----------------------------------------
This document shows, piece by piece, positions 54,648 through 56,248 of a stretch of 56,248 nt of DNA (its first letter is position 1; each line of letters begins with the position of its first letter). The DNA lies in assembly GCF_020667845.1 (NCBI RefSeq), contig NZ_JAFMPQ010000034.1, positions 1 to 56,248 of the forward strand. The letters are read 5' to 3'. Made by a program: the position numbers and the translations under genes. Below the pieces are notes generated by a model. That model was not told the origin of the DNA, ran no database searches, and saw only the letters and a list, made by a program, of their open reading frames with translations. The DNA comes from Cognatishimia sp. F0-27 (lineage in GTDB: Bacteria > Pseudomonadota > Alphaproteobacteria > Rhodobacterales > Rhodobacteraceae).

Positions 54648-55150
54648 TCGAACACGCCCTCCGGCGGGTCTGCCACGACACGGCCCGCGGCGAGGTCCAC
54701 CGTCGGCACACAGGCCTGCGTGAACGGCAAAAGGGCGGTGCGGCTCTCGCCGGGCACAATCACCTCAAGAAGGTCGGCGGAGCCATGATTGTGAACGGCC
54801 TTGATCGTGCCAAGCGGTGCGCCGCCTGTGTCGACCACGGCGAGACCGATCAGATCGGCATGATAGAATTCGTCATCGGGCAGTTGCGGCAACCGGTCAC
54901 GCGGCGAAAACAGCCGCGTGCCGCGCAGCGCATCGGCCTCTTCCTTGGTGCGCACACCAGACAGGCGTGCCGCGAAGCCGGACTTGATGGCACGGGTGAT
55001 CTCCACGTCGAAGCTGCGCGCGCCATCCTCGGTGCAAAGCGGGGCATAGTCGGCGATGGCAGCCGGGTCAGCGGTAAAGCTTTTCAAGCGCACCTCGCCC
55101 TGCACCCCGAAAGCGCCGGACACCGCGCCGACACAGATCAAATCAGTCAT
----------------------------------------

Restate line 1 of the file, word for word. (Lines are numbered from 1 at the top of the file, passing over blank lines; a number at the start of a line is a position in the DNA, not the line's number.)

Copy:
This document shows, piece by piece, positions 54,648 through 56,248 of a stretch of 56,248 nt of DNA (its first letter is position 1; each line of letters begins with the position of its first letter). The DNA lies in assembly GCF_020667845.1 (NCBI RefSeq), contig NZ_JAFMPQ010000034.1, positions 1 to 56,248 of the forward strand. The letters are read 5' to 3'. Made by a program: the position numbers and the translations under genes. Below the pieces are notes generated by a model. That model was not told the origin of the DNA, ran no database searches, and saw only the letters and a list, made by a program, of their open reading frames with translations. The DNA comes from Cognatishimia sp. F0-27 (lineage in GTDB: Bacteria > Pseudomonadota > Alphaproteobacteria > Rhodobacterales > Rhodobacteraceae).